When Roosevelt took office on March 4, 1933, he faced one of the worst crises in the country’s banking history. Over 5,000 banks had closed. States including New York and Illinois had ordered all banks within their borders to close, to prevent additional bank runs.
Within 48 hours of his inauguration, Roosevelt proclaimed a bank holiday, which temporarily halted bank operations throughout the nation, and called Congress into special session to address the crisis. Congress passed the Emergency Banking Act which Roosevelt signed into law on March 9, 1933, only eight hours after a draft proposal was presented to Congress by the administration.
The Act implemented two major changes:
Between March 11th and March 14th, federal auditors examined all U.S. banks. On March 15th, 70 percent of the nation’s banks were declared solvent and allowed to reopen.
On March 12th, before the banks reopened, Roosevelt delivered his first “fireside chat”.
(You won't be tested on this.)
In the first "Chat", which he opened by stating, “I want to talk for a few minutes with the people of the United States about banking”, Roosevelt explained what the bank examiners had been doing during the previous week. He assured listeners that any bank that opened on the next day (or in coming days) had the federal government’s stamp of approval. He asserted that this was something that the federal government had to do, saying, “We had a bad banking situation….It was the Government’s job to straighten out this situation and to do it as quickly as possible — and the job is being performed.”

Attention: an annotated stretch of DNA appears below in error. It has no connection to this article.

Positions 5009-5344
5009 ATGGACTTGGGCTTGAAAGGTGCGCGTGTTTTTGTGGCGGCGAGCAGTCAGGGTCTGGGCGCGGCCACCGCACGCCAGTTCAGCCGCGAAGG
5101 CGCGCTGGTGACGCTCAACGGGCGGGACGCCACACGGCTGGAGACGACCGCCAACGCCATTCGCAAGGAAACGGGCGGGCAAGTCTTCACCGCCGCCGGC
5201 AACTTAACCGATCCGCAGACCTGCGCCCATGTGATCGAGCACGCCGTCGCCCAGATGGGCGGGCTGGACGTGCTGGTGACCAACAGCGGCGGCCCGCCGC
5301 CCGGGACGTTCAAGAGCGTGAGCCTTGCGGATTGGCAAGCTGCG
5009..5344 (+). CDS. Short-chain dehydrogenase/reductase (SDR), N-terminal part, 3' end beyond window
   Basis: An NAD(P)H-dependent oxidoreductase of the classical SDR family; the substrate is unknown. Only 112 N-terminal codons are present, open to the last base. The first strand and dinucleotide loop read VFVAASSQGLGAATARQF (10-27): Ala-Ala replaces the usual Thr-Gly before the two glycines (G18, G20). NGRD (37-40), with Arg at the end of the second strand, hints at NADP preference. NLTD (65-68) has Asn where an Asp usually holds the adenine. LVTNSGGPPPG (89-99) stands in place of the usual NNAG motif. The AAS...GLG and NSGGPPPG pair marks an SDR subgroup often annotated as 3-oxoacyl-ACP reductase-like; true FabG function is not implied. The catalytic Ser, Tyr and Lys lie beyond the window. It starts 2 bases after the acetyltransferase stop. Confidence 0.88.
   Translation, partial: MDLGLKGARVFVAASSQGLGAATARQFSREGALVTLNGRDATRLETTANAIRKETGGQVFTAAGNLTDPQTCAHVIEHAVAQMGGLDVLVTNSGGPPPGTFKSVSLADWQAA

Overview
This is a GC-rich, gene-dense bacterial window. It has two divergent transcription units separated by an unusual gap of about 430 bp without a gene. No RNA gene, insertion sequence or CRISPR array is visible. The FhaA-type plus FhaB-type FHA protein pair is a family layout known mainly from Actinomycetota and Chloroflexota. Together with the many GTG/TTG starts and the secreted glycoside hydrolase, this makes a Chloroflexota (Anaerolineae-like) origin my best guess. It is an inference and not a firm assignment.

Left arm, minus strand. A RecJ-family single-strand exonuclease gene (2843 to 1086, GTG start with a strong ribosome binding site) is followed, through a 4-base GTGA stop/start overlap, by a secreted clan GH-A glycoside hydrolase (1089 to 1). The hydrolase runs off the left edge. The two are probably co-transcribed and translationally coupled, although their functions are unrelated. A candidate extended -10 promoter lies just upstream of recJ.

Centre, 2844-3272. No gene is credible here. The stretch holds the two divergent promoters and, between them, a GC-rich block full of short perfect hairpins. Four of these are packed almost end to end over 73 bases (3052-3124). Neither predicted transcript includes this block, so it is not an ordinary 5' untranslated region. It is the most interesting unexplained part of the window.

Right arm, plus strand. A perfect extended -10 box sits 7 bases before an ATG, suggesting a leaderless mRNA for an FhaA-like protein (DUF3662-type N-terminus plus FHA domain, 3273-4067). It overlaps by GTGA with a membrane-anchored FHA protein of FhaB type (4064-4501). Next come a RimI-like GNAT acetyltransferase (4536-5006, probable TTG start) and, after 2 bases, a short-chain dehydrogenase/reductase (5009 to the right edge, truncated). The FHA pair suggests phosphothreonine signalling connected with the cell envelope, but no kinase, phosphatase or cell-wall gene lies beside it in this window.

The address underscored Roosevelt’s savvy in communicating with the American people. He explained complex financial and legal concepts in understandable terms and complimented citizens on their “intelligent support” of the government’s efforts. Most importantly, he inspired confidence by closing his address as follows: